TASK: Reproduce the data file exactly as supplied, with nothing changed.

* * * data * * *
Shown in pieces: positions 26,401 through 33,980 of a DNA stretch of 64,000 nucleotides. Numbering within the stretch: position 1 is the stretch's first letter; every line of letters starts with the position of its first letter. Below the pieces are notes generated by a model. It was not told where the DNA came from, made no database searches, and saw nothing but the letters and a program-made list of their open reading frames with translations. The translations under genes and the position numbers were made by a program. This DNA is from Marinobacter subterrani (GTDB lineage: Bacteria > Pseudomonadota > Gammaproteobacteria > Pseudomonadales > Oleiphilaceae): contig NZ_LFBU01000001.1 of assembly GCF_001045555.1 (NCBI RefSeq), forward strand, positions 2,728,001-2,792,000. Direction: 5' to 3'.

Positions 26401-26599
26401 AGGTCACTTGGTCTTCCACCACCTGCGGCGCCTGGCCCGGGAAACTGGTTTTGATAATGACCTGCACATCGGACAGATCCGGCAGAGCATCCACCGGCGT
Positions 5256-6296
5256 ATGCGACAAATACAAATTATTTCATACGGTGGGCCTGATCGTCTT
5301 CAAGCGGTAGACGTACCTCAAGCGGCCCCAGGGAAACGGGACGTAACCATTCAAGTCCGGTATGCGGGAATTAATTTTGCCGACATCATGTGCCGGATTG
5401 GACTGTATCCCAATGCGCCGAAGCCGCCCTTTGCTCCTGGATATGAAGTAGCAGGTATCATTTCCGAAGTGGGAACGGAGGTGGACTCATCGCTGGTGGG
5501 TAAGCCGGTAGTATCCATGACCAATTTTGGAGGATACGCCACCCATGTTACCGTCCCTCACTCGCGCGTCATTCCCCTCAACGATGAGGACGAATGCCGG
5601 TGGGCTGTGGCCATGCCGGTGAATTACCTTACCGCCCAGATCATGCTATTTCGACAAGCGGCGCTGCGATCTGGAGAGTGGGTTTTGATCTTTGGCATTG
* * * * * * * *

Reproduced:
Shown in pieces: positions 26,401 through 33,980 of a DNA stretch of 64,000 nucleotides. Numbering within the stretch: position 1 is the stretch's first letter; every line of letters starts with the position of its first letter. Below the pieces are notes generated by a model. It was not told where the DNA came from, made no database searches, and saw nothing but the letters and a program-made list of their open reading frames with translations. The translations under genes and the position numbers were made by a program. This DNA is from Marinobacter subterrani (GTDB lineage: Bacteria > Pseudomonadota > Gammaproteobacteria > Pseudomonadales > Oleiphilaceae): contig NZ_LFBU01000001.1 of assembly GCF_001045555.1 (NCBI RefSeq), forward strand, positions 2,728,001-2,792,000. Direction: 5' to 3'.

Positions 26401-26599
26401 AGGTCACTTGGTCTTCCACCACCTGCGGCGCCTGGCCCGGGAAACTGGTTTTGATAATGACCTGCACATCGGACAGATCCGGCAGAGCATCCACCGGCGT
Positions 5256-6296
5256 ATGCGACAAATACAAATTATTTCATACGGTGGGCCTGATCGTCTT
5301 CAAGCGGTAGACGTACCTCAAGCGGCCCCAGGGAAACGGGACGTAACCATTCAAGTCCGGTATGCGGGAATTAATTTTGCCGACATCATGTGCCGGATTG
5401 GACTGTATCCCAATGCGCCGAAGCCGCCCTTTGCTCCTGGATATGAAGTAGCAGGTATCATTTCCGAAGTGGGAACGGAGGTGGACTCATCGCTGGTGGG
5501 TAAGCCGGTAGTATCCATGACCAATTTTGGAGGATACGCCACCCATGTTACCGTCCCTCACTCGCGCGTCATTCCCCTCAACGATGAGGACGAATGCCGG
5601 TGGGCTGTGGCCATGCCGGTGAATTACCTTACCGCCCAGATCATGCTATTTCGACAAGCGGCGCTGCGATCTGGAGAGTGGGTTTTGATCTTTGGCATTG